Rocket will ride first-class on trip to oblivion


April 23, 1991|By JOHN EISENBERG

What happened was Rocket Ismail got up in front of the cameras and microphones and smiled that million-dollar smile and said: "This is a dream come true for me. Ever since I was a kid I've wanted to play for the Toronto Argonauts."

OK, not really.

What happened was he got up in front of the cameras and microphones and smiled that million-dollar smile and said: "This is so exciting. I wish I could put on a uniform and go play the Saskatchewan Roughriders today."

OK, OK, not really.

What did happen (really this time) was he got up and said what everyone already knew -- he was now a very, very rich Rocket -- and didn't say what everyone also already knew: that he would be playing in a low-rent league inferior even to the Wide, Wide World League of Desert Storm Football, or whatever all that nonsense with the helmet camera is called.

And then, when the cameras went dark and the microphones were turned off and Ismail turned and walked into the sunset with Bruce McNall, the owner of the Toronto Argonauts of the Canadian Football League, the conversation probably went along these lines:

Rocket: "What'dya say the name of your team was? The what-Donuts?"

McNall: "The Argonauts. It's phonetic. Ar-go-nots."

Rocket: "Ah. And what teams do you play?"

McNall: "The Ti-Cats. The Blue Bombers. The Eskimos."

Rocket: "Oh, man, Eskimos? And how long is my contract?"

Let's get something straight. You can't blame Rocket for taking the bucket of money McNall threw at him. Not in a hundred years can you blame him. He will get maybe twice as much as he would have from an NFL team. It was way, way more than he would be worth to an NFL team, far too much to turn down.

This was his moment, and he used it for all it was worth. He is a very fast, very fragile, very publicized part-time player who doesn't have a position, touches the ball 10 times a game and probably would have gotten injured a lot in the NFL. Now he has $18 million. It was anything but foolish.

(No, the fool is McNall, who, with co-owners John Candy and Wayne Gretzky, spent almost four times as much to sign Rocket as it took to buy the entire team. It's like pouring gold over a bowl of corn flakes. They'll never get their money back.)

Let's get something else straight, though. Rocket is going to be miserable. Rich and miserable. His agents sold his football soul. The CFL is the end of the professional sporting earth. It is the jock version of the witness-protection program. Sign up and no one ever sees you again. You might as well be a third-team goalie in the Italian hockey league.

Rocket can score a hundred touchdowns a year in the CFL -- and he might, considering the caliber of the opposition -- but no one will know or care other than the mother of the head coach of the Saskatoon Mother Lodes. (Real or fictional team? Test your CFL knowledge.)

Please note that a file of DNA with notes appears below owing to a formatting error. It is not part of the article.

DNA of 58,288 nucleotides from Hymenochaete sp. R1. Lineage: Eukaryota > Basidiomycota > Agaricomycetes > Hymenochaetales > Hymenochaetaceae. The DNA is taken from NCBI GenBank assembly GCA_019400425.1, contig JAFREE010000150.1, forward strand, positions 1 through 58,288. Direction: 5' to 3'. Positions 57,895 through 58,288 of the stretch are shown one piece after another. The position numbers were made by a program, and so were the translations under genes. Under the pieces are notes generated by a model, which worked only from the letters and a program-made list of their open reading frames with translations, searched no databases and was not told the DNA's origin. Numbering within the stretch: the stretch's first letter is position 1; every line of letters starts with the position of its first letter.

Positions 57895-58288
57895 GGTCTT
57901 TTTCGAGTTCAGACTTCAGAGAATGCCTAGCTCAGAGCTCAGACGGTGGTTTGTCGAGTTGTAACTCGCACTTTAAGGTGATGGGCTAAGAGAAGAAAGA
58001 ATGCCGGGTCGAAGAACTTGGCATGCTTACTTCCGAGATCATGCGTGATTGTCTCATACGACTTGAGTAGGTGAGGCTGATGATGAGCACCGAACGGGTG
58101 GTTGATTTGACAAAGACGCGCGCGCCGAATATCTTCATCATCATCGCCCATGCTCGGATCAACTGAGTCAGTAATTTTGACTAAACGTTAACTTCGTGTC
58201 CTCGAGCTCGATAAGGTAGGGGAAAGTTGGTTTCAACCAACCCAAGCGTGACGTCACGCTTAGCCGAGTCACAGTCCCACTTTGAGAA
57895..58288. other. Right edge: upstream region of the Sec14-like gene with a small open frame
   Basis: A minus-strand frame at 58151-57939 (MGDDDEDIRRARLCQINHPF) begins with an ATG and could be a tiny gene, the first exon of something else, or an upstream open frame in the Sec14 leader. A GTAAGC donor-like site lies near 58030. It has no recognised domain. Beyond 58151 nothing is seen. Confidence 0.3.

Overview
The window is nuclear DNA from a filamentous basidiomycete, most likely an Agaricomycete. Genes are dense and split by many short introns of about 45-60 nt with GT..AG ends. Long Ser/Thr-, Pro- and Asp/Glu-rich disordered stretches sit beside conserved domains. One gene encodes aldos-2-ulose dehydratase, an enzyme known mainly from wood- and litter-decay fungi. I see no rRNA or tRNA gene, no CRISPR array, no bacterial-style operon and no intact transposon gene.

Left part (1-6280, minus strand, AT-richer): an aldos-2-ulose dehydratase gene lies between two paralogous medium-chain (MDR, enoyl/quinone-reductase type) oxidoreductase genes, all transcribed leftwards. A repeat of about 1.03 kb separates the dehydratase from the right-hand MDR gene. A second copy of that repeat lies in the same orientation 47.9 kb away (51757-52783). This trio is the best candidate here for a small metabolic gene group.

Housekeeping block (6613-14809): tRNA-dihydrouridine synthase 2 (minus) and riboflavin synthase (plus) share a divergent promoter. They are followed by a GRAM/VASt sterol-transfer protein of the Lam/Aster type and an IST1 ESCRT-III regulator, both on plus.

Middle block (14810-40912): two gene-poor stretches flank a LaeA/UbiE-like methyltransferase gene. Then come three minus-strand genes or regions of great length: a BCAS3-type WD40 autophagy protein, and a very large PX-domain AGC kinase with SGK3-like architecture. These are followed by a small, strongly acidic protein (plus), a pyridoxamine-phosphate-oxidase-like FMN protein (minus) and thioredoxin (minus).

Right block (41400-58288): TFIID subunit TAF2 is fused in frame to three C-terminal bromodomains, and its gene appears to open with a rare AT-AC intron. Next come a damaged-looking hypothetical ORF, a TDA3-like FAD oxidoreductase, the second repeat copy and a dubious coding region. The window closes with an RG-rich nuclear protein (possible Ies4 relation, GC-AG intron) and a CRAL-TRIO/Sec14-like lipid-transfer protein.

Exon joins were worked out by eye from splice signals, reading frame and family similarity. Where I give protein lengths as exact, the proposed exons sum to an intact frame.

Not even Canadians care about the CFL. Well, a few do. But most long ago turned their eyes to the NFL. The people in Toronto are more interested in the Buffalo Bills than the Argonauts. (Incidently, I looked it up in the dictionary. "Argon" is an inert gaseous element. So I guess that makes an Argonaut, well, hm, maybe I need to dig a little more.)

McNall says he hopes Ismail will revive interest in the league. Who is he kidding? These savior schemes can work for one team, as they did for McNall's Los Angeles Gretzkys, but one player can't hold up an entire league. For every CFL game in which Ismail appears, there will be three in which he doesn't.

Here is a hunch: McNall doesn't care about the rest of the CFL. He wants to put the rest of the CFL out of business. He wants an NFL team. Toronto has a beautiful domed stadium and a sports-mad public. If the Argonauts start drawing huge crowds, maybe some people in the NFL will notice. Ismail is his lure.

Of course, McNall won't get far in the NFL spending that kind of mad money on players. That runs contrary to the unwritten bylaws of the owners, who, you will notice, stood together in refusing to spend "baseball" money on Ismail, preventing a baseball-like salary escalation. (Oh, I found "Argonaut" in the encyclopedia. They were sailors who went in search of the Golden Fleece. Is that perfect or what?)

Anyway, unless the CFL folds, or unless Rocket sends you a postcard, you won't hear of him until 1995, when his contract is up and he is palpitating at the idea of coming to the NFL. (These jTC next four years, it'll be easier to find beach volleyball highlights than a shot of the Rocket running back a punt. And to think this is a guy who had designs on being a Bo-like media star. Whoo boy, forget that.)

Rocket, meanwhile, probably will enjoy Toronto, a terrific city, and definitely will enjoy his bucket of money. But by 1995 he will have had enough of being nothing more than the scourge of the Eskimos. He will want to play some real pro football before he gets too old. And he will sign a contract with the Los Angeles Raiders. And people will say, "Oh yeah, remember him?"

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